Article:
by Jane Sevier
In an increasingly digital world, it is vital for young learners to be adept at “systems thinking”—the ability to understand how related components in systems—from ecosystems to social networks—work together. Unfortunately, educators have struggled to find curriculum that keeps pace with the rapidly changing digital environment.
Now, a four-book series created by a national team of designers and educators provides a curricular toolkit for supporting systems thinking, drawing on game design, digital storytelling and DIY electronics.
Interconnections: Understanding Systems through Digital Design (2014, MIT Press) offers activities aligned with Common Core and Next Generation Science Standards that help students see, anticipate and understand patterns in the systems that make up their world—and sets them on a path to designing systems of their own.
“Digital media have become central to how we communicate and share knowledge,” said co-author Melissa Gresalfi, associate professor of mathematics education at Vanderbilt Peabody College of education and human development.
“To prepare young people for the demands of a complex and connected new century, we must help them develop systems thinking, which allows them to see what part systems play in the digital realms they engage in, and shows them how to become designers of those systems.”
Gaming the System: Designing with Gamestar Mechanic
This book demonstrates the nature of games as systems; how game designers need to think in terms of complex interactions of game elements and rules; and how to identify systems concepts during design. Activities include using Gamestar Mechanic, an online game design environment that focuses on systems thinking.
This book shows the ways that stories offer a lens for seeing the world as a series of systems. The book provides opportunities for students to craft interactive and animated stories about creating positive change in their communities. These projects use the Scratch visual programming environment.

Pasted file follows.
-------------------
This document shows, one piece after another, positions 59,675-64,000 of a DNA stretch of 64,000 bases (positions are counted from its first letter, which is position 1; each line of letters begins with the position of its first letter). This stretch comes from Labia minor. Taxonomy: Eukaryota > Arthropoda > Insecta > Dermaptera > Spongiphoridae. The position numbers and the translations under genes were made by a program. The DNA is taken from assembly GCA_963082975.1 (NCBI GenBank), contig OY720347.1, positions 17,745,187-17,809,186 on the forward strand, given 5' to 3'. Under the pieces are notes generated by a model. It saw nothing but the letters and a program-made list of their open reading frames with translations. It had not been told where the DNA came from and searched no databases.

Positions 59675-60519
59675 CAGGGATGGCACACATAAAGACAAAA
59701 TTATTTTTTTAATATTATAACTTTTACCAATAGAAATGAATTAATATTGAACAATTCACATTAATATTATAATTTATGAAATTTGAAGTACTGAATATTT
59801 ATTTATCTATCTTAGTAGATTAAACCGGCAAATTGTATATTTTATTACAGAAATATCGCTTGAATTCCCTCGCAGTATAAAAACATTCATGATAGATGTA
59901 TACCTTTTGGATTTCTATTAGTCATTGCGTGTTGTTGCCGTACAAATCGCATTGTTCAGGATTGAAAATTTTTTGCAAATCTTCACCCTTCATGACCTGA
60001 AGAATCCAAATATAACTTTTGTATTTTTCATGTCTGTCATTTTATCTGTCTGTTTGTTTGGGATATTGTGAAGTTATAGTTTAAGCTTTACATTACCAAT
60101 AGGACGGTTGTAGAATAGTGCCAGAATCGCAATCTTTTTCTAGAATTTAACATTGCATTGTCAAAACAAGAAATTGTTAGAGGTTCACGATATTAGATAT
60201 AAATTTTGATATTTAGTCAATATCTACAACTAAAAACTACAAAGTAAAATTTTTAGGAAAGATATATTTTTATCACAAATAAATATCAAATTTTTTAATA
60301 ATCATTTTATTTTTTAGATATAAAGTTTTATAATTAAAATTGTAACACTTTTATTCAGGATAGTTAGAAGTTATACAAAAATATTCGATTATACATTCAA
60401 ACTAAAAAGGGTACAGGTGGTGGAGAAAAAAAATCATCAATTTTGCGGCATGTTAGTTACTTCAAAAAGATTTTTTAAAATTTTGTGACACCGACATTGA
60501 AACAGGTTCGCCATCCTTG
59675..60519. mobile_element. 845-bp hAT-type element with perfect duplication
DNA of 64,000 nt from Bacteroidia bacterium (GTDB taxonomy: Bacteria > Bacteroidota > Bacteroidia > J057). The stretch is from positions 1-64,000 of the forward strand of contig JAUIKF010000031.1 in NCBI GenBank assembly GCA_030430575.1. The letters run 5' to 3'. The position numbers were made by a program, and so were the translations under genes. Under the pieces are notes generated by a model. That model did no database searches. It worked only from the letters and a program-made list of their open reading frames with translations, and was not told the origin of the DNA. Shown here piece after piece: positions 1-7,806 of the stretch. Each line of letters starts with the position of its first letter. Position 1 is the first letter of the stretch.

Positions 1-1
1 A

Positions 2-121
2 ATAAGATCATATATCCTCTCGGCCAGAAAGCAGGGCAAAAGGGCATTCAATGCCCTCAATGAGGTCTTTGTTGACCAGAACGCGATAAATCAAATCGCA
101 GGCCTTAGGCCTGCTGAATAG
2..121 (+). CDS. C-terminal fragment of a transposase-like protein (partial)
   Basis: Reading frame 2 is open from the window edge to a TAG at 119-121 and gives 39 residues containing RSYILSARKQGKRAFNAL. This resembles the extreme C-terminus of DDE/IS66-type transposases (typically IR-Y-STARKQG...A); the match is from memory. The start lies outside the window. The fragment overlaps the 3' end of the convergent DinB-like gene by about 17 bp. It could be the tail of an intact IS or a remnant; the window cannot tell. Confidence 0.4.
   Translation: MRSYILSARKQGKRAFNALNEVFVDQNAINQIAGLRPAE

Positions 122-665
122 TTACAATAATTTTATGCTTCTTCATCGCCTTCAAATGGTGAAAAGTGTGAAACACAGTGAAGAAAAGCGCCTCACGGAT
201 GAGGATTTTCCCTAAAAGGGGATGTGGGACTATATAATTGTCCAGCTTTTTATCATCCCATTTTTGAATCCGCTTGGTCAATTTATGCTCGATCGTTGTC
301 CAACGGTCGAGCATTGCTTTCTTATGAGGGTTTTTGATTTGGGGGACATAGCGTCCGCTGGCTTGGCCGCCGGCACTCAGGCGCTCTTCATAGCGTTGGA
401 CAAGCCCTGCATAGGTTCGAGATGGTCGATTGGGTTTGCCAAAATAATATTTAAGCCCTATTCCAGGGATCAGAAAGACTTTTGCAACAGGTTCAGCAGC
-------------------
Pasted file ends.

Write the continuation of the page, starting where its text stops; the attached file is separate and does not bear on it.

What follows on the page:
This book enables students to undertake physical computing projects, providing tools and methods for creating electronic puppets. Using shadow puppet shows featuring their own DIY flashlights, students learn how to incorporate microprocessors into everyday materials and use them to enhance their language and writing skills.
This book introduces students to the world of wearable technology. With Modkit, an accessible DIY electronics toolkit, students learn to fashion e-textile cuffs, electric T-shirts, and solar-powered backpacks. Students also learn the importance of one component to the whole—how, for example, changing the structure of LED connections immediately affects the number of LEDs that light up.
The Interconnections series provides readers with supplemental materials, links to resources and related forums, and is useful for both in- and out-of-school settings. The books are authored by educators and designers from Vanderbilt University, the Digital Youth Network at University of Chicago, Indiana University’s Creativity Labs, the Institute of Play in New York City, and the National Writing Project. The Interconnections collection is part of The John D. and Catherine T. MacArthur Foundation Series on Digital Media and Learning.
The National Writing Project launched the series at its annual meeting in Annapolis, Maryland, Nov. 20.